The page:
ATLANTA — As a fierce thunderstorm that seemed to come out of nowhere closed in, hot-air balloon pilot Edward Ristaino spotted an open field 4,000 feet below and calmly and tersely warned the five skydivers aboard the craft, “You need to get out now.”
He may have saved their lives, but he lost his own.
With lightning spidering across the sky and the wind rocking their parachutes, the skydivers floated safely to the ground, while the balloon was sucked up into the clouds, then sent crashing to earth. Ristaino’s body wasn’t found until Monday, nearly three days later.
“If we would have left a minute later, we would have been sucked into the storm,” said skydiver Dan Eaton.
The group had taken off Friday evening, ascending into a blue sky from a festival in Fitzgerald, Ga., about 175 miles south of Atlanta. From the air, they could see only a haze that soon turned menacing.
The 63-year-old Ristaino sighted a 15-acre clearing, then told the skydivers to get out, uttering the words with remarkable calm.
Skydiver Dennis Valdez said he regrets not strapping the pilot in with him when he jumped, but he didn’t realize how dire the situation was.
“We had no idea what was going on in the pilot’s head,” Valdez said. “It was only apparent to me post facto that he was definitely very nervous about the weather, rushing to get us out of there.”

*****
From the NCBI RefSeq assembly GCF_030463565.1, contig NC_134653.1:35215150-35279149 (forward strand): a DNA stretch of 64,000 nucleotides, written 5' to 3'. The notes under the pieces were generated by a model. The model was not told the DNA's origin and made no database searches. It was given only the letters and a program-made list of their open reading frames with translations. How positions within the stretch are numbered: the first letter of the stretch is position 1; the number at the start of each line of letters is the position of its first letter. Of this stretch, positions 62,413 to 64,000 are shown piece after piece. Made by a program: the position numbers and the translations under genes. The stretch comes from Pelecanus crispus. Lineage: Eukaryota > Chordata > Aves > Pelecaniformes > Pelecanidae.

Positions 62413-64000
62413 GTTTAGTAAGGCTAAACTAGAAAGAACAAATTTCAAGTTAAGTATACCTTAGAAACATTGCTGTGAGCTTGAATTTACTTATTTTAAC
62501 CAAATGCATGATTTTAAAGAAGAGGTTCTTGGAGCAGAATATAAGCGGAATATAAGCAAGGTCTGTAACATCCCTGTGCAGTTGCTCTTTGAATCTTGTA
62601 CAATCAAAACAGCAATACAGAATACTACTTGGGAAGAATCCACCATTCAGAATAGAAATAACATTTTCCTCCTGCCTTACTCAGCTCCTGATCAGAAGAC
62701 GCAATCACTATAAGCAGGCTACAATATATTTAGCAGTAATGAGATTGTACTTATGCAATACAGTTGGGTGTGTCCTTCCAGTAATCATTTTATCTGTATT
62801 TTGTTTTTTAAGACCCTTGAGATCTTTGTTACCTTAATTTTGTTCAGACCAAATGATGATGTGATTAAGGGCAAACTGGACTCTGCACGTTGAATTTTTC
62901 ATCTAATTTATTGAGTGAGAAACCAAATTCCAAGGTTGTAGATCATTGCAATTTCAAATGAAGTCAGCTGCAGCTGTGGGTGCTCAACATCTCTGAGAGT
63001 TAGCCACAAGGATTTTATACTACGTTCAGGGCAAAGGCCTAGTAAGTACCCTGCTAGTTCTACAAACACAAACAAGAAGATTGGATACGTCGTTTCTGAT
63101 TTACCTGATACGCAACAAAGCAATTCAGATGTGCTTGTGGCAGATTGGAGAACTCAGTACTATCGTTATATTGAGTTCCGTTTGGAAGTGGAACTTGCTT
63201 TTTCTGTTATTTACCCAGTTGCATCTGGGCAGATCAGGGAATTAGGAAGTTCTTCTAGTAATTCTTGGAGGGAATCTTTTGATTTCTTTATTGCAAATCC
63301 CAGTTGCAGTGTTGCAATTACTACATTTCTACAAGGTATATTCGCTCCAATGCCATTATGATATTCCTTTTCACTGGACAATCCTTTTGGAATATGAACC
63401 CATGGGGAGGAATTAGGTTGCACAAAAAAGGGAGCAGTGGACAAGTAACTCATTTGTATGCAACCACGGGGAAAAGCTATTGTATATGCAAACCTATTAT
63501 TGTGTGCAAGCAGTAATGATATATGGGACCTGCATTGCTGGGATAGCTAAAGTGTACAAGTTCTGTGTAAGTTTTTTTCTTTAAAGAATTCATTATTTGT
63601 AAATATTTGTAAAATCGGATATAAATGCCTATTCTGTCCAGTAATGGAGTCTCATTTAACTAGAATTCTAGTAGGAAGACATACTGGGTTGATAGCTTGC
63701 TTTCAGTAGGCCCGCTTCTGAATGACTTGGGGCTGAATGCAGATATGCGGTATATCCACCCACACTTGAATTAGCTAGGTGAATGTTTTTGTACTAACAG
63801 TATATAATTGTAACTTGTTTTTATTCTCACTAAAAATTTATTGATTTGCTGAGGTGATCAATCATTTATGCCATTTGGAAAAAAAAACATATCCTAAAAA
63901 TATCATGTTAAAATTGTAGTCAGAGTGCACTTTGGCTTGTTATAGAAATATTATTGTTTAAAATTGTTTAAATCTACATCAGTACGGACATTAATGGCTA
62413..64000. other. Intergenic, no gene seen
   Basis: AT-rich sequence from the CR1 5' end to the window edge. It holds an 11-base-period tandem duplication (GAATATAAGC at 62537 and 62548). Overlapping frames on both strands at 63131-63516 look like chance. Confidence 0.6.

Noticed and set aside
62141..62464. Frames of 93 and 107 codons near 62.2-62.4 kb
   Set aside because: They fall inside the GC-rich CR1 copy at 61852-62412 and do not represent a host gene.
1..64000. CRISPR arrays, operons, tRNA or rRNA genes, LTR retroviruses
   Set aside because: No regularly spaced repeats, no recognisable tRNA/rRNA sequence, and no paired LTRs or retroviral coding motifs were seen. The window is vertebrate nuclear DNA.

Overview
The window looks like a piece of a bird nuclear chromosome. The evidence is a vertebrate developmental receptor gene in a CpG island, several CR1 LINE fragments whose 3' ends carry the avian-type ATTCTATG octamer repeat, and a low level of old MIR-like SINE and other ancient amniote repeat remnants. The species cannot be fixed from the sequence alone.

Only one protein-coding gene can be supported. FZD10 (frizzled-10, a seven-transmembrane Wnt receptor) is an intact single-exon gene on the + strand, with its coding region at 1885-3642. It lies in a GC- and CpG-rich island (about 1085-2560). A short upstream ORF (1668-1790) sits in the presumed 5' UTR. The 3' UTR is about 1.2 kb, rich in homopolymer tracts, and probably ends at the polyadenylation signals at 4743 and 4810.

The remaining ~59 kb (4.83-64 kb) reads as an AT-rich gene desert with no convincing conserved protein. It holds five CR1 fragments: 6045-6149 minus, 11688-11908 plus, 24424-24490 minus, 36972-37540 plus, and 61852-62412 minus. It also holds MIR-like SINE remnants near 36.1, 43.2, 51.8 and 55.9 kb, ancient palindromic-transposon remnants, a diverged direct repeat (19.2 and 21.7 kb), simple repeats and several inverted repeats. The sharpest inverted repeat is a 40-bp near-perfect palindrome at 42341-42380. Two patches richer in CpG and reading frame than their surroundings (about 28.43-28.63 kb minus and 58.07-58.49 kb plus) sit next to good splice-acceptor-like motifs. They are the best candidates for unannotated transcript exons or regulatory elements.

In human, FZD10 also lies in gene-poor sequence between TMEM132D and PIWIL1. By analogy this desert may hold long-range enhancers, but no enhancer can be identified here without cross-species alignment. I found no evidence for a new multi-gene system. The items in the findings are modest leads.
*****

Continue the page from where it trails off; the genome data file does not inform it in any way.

Likewise, skydiver Jessica Wesnofske said she didn’t comprehend how bad the storm had become until the winds whipped and rocked her parachute on the way down.
An updraft took Ristaino into the clouds, 17,000 or 18,000 feet up, he told his ground crew via walkie-talkie. Then the storm apparently collapsed the balloon and twisted it into a streamer. In his last transmission, he reported that he was at 2,000 feet and saw trees beneath him, according to the sheriff.
After searching the woods with helicopters, airplanes, horses and all-terrain vehicles, crews found Ristaino’s body in the gondola of his twisted-up craft, about eight miles from where the skydivers landed.